Guyana’s president has called for those involved in the slave trade to be posthumously charged with crimes against humanity, ahead of a formal apology from the descendants of a British slave owner.
President Irfaan Ali has also said people whose ancestors profited from the transatlantic slave trade should pay reparations to today’s generations.
Mr Ali – who previously called for the UK to apologise for its role in slave trade – spoke as six members of the Gladstone family are planned to travel to Guyana to formally apologise on behalf of Scottish 19th-century sugar and coffee plantation owner John Gladstone.
He was the father of former British prime minister William Ewart Gladstone and while he never set foot in the South American country or the neighbouring West Indian islands, he owned more than 2,500 slaves in Guyana and Jamaica.
Gladstone was in charge when the 1823 slave rebellion began on his plantation at Success Village on Guyana’s east coast.
Records show hundreds of slaves were killed. Their heads were then chopped off and placed on poles which lined the road to the capital, Georgetown, as a reminder to other slaves.
Gladstone was paid more than £100,000 in compensation when slavery was abolished in 1833.
Mr Ali has called for the family’s apology to go one step further and address the issues of compensation and reparative justice.
The president said that while he welcomes the family’s plans to acknowledge the past, it also implies “an acknowledgement of the cruel nature of African enslavement and indentureship in Guyana and an act of contrition that paves the way for justice”.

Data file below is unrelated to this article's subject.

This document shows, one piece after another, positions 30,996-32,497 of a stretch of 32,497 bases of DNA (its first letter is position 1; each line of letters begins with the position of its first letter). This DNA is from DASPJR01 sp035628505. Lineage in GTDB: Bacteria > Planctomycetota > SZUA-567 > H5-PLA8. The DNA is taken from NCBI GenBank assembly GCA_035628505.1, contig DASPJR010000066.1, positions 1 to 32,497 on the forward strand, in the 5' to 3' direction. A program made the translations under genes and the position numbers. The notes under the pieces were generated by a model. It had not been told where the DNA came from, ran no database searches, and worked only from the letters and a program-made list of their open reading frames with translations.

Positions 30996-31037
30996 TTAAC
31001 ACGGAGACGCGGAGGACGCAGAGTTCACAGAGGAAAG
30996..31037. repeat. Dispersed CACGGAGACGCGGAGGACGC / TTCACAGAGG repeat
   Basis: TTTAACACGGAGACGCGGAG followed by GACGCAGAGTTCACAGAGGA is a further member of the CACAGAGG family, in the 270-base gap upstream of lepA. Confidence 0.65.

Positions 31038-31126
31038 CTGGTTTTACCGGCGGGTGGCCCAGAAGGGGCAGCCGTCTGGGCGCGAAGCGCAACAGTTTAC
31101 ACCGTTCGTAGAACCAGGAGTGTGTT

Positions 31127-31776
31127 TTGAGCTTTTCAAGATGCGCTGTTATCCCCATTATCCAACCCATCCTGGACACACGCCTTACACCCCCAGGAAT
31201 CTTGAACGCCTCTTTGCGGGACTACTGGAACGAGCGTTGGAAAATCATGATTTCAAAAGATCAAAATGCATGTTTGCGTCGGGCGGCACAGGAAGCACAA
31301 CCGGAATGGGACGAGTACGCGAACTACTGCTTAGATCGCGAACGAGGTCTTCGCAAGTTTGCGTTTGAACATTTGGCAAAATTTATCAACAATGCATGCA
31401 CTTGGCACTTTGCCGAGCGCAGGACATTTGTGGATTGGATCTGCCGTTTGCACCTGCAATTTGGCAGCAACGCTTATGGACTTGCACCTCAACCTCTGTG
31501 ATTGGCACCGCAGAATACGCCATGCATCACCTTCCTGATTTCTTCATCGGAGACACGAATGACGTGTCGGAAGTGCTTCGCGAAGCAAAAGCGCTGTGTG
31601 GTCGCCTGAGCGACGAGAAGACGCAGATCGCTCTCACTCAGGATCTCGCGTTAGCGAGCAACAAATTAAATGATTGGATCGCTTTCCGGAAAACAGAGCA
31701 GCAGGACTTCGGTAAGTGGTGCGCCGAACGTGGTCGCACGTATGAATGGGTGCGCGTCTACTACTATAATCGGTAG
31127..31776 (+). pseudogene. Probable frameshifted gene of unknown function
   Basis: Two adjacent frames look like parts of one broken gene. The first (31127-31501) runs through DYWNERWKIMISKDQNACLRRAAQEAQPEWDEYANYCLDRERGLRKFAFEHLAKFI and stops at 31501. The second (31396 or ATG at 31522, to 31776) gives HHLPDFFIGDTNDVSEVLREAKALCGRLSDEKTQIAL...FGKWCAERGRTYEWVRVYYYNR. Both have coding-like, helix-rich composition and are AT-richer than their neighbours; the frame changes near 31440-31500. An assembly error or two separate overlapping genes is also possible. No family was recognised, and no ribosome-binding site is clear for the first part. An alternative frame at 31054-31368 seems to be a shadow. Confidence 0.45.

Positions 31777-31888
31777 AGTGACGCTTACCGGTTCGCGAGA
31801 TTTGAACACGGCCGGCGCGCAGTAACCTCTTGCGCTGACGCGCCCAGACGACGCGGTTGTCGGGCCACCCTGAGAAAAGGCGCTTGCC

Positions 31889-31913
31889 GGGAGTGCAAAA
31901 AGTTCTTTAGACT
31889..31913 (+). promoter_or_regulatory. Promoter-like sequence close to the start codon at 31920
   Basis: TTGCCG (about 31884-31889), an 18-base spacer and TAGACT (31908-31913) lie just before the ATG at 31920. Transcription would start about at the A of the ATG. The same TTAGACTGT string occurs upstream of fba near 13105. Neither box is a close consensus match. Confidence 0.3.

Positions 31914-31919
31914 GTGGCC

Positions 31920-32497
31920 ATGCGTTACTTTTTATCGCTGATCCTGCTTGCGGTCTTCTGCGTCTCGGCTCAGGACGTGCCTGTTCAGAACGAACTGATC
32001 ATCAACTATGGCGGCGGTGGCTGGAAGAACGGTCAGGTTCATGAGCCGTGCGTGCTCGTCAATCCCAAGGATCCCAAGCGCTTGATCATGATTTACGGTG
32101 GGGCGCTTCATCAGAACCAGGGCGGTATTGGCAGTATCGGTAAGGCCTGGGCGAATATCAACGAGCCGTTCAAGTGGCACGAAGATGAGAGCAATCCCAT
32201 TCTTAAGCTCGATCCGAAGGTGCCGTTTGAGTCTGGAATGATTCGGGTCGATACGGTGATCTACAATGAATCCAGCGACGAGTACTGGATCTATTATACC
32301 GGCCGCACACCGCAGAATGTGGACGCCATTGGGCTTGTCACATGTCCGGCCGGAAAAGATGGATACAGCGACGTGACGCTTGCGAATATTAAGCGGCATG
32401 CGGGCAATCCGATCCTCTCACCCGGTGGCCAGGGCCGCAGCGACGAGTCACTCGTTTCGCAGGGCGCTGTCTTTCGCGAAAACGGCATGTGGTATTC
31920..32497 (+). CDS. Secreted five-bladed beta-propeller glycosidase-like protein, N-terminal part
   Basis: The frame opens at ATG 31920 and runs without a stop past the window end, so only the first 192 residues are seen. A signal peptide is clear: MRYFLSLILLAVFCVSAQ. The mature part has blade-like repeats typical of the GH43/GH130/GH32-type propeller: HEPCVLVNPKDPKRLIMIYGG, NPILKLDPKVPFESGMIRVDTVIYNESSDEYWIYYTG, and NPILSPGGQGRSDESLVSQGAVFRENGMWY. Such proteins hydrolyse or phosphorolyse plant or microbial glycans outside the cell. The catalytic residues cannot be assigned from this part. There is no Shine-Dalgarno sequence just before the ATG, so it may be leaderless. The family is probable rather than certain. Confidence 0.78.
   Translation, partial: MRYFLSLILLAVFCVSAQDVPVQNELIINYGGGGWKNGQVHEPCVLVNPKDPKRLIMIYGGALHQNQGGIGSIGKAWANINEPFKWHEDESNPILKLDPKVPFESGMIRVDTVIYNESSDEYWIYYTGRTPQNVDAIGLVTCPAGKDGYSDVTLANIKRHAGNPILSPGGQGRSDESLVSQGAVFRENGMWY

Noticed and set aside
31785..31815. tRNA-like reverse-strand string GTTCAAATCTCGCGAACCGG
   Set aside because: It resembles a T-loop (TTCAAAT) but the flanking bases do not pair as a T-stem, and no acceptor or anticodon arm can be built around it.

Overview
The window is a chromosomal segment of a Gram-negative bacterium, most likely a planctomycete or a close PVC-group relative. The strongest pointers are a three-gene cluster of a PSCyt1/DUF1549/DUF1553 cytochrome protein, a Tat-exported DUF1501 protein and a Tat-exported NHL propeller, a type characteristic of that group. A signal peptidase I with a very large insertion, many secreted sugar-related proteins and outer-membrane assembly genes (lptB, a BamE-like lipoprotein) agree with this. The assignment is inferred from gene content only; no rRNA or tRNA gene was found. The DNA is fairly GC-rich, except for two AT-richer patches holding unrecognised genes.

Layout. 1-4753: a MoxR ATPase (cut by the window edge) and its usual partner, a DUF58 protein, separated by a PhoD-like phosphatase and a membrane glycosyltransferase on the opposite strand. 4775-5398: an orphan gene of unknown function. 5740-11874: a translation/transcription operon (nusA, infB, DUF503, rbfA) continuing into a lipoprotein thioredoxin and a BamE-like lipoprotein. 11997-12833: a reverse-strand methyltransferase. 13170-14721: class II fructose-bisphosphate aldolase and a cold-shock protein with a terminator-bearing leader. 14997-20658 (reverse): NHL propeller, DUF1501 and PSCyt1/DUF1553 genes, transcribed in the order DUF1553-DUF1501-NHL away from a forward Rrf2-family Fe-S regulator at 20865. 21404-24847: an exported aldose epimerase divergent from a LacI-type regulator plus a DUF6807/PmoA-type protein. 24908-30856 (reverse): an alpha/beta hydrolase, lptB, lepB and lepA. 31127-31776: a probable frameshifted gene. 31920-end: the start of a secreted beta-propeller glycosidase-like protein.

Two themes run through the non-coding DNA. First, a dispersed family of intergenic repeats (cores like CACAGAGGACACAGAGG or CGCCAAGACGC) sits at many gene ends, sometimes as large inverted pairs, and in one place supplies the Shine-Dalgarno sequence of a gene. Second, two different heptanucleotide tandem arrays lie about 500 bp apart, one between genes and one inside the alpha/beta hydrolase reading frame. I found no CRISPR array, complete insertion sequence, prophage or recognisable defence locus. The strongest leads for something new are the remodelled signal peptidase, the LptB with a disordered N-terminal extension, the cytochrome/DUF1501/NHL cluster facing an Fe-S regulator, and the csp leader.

“The Gladstone family has admitted that it benefited from African enslavement and indentureship on the Demerara and other plantations owned by its patriarch, John Gladstone,” he added.
Making the case for compensation, Mr Ali argued that “reparations [are] a commitment to righting historical wrongs”.
“The transatlantic slave trade and African enslavement were an affront to humanity itself,” he said. “The heinousness of this crime against humanity demands that we seek to right these wrongs.”
The 15 nations of the Caribbean Community (Caricom) bloc have already hired a British law firm to examine their case for compensation from Britain and other European nations.
“The descendants of John Gladstone must now also outline their plan of action in line with the Caricom… plan for reparatory justice for slavery and indentureship,” Mr Ali said.
The current plan includes the apology and investments in health, infrastructure, education and cultural revitalisation to make sure that “future generations are unshackled from the chains of history”.
The Gladstones will make their apology at the opening of the University of Guyana’s International Institute for Migration and Diaspora Studies, which they are reportedly helping to fund with a £100,000 grant.
The Gladstone family could not be immediately reached for comment.